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Joe's Neighborhood

Why a religion major?

7/3/2024

I sat in the back of Macbride Hall for a reason. I wanted to be invisible. I wanted to slink in early unseen and slink out in the crowd unnoticed. As a result, even the last row of this large auditorium was too close to the stage for me. So, I sat in the back of the balcony located at the back of the auditorium. Hundreds of students were a buffer between me and the teacher. Just as I liked. One anonymous face lost in the haystack of 18- and 19-year-old students. 

Hiding made sense, of course, because a madman ran the class. Thin, wiry, aggressive. A dangerous man. Equal parts circus master and brilliant teacher. He prowled and shouted and laughed and whispered, trying to engage us. He wanted us to think — about right and wrong, what is a meaningful life, examine our unexamined beliefs, and, of course, how to think about death and dying. It was exhilarating and terrifying. I was mesmerized. 

“You pay your money and make your choice,” as he liked to say. So buckle up. 

“Joe, good job.” 

Jay Holstein, a religion professor at the University of Iowa, handed me my graded test after I waited in the long line of students at the end of class.

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Aargh… busted. Anonymity gone. Nailed. The madman had my number. 

So I became a religion major. An unbeliever for sure, but a religion major. I took every course Holstein had to offer and then some he made up. It was heaven. He was heaven. Sure, law school, marriage, children, a career as a prosecutor, and now a writer for CITYVIEW, all followed. But my religion studies with Jay Holstein… that was the beginning. 

Now, 50 years later … 

“I am the only tenure-track professor in the Drake religion program. I have been at Drake for 17 years.”

Brad Crowell, weary-eyed from final exams grading, and perhaps weary from fighting to save his job, gives a small smile.

So, Brad, what’s all the hullabaloo about Drake shutting down the religion program?

Brad sighs. “For a university to stay afloat, where the number of students is getting smaller and state funding is diminishing, then the variable that often gets cut is the professors.”

Sure, sure, sure. I get it. Not enough students to justify your job. Not enough bang for the buck. The numbers never lie.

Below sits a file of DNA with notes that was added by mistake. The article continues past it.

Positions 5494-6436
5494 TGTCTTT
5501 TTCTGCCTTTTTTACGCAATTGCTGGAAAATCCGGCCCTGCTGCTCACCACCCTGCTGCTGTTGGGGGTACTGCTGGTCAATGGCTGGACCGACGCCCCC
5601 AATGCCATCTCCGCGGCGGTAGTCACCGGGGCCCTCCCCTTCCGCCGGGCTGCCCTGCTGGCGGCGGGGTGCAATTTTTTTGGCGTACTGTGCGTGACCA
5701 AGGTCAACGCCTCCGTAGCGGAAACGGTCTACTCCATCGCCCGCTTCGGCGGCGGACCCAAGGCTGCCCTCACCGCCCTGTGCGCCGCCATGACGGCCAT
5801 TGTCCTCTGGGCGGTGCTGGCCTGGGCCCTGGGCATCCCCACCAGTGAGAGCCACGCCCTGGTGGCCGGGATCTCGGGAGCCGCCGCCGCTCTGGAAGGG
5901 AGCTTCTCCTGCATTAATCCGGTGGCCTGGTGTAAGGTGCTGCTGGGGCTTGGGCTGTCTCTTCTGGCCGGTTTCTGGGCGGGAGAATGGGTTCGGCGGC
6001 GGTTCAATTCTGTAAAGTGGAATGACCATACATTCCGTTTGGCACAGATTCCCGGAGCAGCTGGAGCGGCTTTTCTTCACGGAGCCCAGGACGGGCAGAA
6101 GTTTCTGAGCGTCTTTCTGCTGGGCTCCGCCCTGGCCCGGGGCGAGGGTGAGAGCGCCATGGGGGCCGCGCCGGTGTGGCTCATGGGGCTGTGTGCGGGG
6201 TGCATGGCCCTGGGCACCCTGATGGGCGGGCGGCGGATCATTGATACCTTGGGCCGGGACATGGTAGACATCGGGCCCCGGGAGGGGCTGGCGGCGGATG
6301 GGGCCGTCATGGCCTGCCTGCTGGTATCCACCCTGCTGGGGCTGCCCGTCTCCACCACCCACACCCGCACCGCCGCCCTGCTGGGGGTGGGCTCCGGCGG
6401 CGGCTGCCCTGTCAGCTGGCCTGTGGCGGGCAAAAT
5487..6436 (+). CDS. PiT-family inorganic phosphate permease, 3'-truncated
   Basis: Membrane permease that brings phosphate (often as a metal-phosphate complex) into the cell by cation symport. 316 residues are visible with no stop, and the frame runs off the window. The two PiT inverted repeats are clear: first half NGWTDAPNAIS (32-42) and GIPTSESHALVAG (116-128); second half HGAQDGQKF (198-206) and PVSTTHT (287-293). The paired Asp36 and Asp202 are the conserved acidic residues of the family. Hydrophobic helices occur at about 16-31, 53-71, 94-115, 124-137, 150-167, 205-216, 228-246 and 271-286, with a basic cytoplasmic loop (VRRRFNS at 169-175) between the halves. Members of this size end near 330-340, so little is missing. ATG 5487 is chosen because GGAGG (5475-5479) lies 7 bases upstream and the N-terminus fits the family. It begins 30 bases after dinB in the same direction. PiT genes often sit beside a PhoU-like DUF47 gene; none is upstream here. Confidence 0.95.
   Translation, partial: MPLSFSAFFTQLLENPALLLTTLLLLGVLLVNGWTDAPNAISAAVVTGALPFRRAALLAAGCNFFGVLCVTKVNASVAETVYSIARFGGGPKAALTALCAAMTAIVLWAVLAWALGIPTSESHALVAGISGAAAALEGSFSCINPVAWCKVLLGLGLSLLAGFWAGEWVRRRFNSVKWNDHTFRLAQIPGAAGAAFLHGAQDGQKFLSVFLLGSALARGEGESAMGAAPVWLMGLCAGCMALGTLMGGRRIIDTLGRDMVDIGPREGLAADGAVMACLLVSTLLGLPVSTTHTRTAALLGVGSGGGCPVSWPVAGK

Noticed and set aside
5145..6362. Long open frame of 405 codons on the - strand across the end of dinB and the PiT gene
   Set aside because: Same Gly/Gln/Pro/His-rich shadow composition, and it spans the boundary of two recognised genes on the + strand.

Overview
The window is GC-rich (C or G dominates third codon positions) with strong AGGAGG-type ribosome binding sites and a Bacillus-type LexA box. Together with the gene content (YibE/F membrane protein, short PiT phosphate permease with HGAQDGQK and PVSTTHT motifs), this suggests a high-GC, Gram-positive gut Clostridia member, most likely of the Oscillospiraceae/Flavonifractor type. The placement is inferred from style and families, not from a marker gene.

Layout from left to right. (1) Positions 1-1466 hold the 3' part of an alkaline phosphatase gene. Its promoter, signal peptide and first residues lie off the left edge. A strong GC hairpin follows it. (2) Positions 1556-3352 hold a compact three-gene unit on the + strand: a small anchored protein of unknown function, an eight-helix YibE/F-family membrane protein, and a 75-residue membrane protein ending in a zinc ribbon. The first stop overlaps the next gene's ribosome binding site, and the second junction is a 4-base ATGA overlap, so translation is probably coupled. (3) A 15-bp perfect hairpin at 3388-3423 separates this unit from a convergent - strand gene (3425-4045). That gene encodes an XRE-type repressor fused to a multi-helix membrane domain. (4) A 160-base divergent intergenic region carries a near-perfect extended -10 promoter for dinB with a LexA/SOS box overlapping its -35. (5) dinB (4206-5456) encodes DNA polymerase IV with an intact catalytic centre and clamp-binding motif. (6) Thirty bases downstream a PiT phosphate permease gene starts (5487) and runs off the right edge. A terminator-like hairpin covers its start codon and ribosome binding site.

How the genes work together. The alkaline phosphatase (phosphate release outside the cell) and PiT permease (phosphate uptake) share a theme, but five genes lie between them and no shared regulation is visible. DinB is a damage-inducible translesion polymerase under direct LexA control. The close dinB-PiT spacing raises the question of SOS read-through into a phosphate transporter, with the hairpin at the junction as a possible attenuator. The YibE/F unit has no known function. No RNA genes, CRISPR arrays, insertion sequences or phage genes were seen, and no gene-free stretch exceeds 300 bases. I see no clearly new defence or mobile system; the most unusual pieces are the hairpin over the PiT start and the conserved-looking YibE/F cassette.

“No, religion didn’t have the numbers.” Brad pauses and then looks me in the eye. “But listen, are we training people to just get jobs? We also want our students’ world to get really big.”

What do you mean?

“Students are asked today, ‘What do you want to do when you finish?’ I ask students, ‘What do you want to explore while you’re here?’ ”

So what do you do now?

“Well, the program is gone. The minor is going to exist. I’ll be teaching classes that will qualify for the minor out of another department.”

It sounds like a death knell.

“I will run with the minor. Programs can be rebuilt. I think we can make the minor so good, Drake will stay with that. I still want important issues to be highlighted.”  

So, there you have it. A man teaching our kids about the big questions.

What big questions, you ask? Let me give you a few examples.

In my role as a prosecutor, I stood outside the two-story house in the dark of the early morning. A young man was dead. The police mulled around doing their police thing. I prepared a search warrant after seeing the body. The young man’s father was at my side. He was in deep anguish. “Why my boy?” he said to me in tears. “Why my boy?”

My new wife looked at me and said we should practice law part-time so that we would have time for family and other priorities. Really? But what about the money? And what about our reputation as lawyers because they say part-time lawyers aren’t real lawyers? And nobody will hire us both part-time, will they? What should we do?

I lay paralyzed in the hospital. Struck by a car while I biked. I had a trach and various other attachments to a body that was no longer mine. Pain was my new friend. And I was informed it was going to be a long rehab with no promises. How do I climb out of this?

Religion courses talk about the big questions. Not biology. Not computer science. And not business. Religion. 

“You pay your money and make your choice,” said Jay Holstein, my religion professor those many years ago.

Amen to that.

Joe Weeg spent 31 years bumping around this town as a prosecutor for the Polk County Attorney’s Office. Now retired, he writes about the frequently overlooked people, places and events in Des Moines on his blog: www.joesneighborhood.com.

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